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Wet Review

Updated on September 29, 2015

Digging Through The Bargin Bin

Hello folks, it’s Eryc here. You may notice that the game I’m reviewing here is dated. Periodically, I’ll grab an older game from the previous console generation that looked interesting but I wasn’t able to grab at the time. Since I’m playing them presently, I’ll review them to inform you if they are worth digging out of the bargain bin.

A Little History

Wet is a stylized Third Person Shooter for the Playstation 3 and Xbox 360, developed by Artificial Mind and Movement Studios and released in 2009. A Playstation Portable version was in the works but was ultimately cancelled.

Wet's Protagonist, "Rubi"
Wet's Protagonist, "Rubi" | Source

Premise

Wet, which is short for wetwork, places the player in the shoes of Rubi Mallone, the whiskey drinking, dual wielding, acrobatic gun for hire. Stationed somewhere in the southwest US, she spends her time in her “boneyard”, or training ground, accepting wetwork for cash.

The game opens with Rubi crashing a decoy deal setup to steal a package of hers. It’s through this that the audience is introduced to Rubi and the Ackers family. Being the underground, no one's hands are clean. The game’s events follow Rubi as she gets wrapped up in the Acker’s family troubles.

Gameplay

Being a third person shooter, Wet has a heavy focus on combat, with a fair share of platforming involved. Rubi will climb ledges and make the perilous jumps that are par for the course. Some of her platforming abilities are useful both in and out of combat such as wall running, wall bouncing, swinging from pipes or hanging from ledges. In combat, Rubi will eventually procure and utilize five weapons - her trademark pistols, shotguns, machine guns, crossbows and her trusty Dao sword. Each locale has enemies that will fit its theme, but there are roughly four enemy types - Regular mooks, leaders, blockers and bosses. Regular mooks carry basic firearms or melee weapons and function as cannon fodder. Blockers carry melee weapons exclusively but can block most gunfire and must be dispatched by way of head-shots, explosions or, ironically, melee attacks. Leaders are slow moving minibosses that carry miniguns and inspire their accompanying regular mooks to be more aggressive. They’re melee-immune bullet sponges that must be dispatched via QTE once hurt enough. Bosses function like leaders but are more resilient.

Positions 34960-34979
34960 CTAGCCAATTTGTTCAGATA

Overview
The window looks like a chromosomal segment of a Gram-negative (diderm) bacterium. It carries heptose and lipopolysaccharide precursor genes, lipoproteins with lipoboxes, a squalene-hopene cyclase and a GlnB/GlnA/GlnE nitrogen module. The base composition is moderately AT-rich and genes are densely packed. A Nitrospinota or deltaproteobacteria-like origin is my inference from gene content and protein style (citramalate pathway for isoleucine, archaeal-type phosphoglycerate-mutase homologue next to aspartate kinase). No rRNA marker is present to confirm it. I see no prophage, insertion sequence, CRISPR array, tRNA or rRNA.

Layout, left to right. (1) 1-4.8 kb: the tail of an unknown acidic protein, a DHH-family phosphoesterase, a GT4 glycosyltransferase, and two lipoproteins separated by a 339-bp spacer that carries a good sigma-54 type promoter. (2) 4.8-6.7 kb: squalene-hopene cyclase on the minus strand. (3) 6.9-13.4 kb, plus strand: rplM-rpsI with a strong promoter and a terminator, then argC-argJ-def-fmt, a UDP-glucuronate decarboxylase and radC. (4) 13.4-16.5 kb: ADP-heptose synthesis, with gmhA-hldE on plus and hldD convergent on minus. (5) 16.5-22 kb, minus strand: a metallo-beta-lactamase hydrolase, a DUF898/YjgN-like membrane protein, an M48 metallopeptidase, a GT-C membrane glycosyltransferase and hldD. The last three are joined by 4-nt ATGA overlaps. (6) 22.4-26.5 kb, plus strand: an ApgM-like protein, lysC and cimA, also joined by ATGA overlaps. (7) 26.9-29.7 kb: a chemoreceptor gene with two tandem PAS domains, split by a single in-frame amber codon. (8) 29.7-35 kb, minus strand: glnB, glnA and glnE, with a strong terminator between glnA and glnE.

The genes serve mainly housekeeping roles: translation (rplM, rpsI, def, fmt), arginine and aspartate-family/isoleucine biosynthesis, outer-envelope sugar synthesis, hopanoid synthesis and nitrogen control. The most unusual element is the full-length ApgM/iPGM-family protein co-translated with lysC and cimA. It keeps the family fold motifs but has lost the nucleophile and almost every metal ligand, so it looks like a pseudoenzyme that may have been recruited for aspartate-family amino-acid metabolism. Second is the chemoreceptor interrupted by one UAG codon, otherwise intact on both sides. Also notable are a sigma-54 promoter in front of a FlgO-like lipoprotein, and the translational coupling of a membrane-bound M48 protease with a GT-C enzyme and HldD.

Wet sports a more refined implementation of the run and gun formula started by Max Payne and continued on by the likes of Dead to Rights, Total Overdose and even Enter the Matrix. The spin put on the formula is three-fold. Wet’s motto is essentially “Everything is better with shooting. Even shooting.” It takes the monkey motif and runs with it, allowing Rubi to shoot while jumping around, running on walls, diving or sliding and swinging from pipes and bars. This is practically required as doing so activates “acrobatic slo-mo”, granting improved aiming and prompting her to her to draw and fire her selected weapon akimbo. One weapon is manually aimed while the second trained on a random enemy automatically. Dispatch enemies fast enough and you’ll raise your combo meter. Not only does this help you score more acrobatic points that you can spend to upgrade your abilities and weapons, but it will immediately allow you to start regenerating health. Otherwise you’d have to find a bottle of whiskey to drink. Periodically, engagements will occur under special circumstances such as arena segments where Rubi is trapped in an enclosed area and must defeat enemies as well as destroy their spawn points, car surf scenes where Rubi fights enemies between completing Quick Time Events to hop between and dodge vehicles and Rage segments where the world is rendered in Grindhouse black, red and white, that offer increased fire rate.

Wet Screenshot
Wet Screenshot | Source

What Works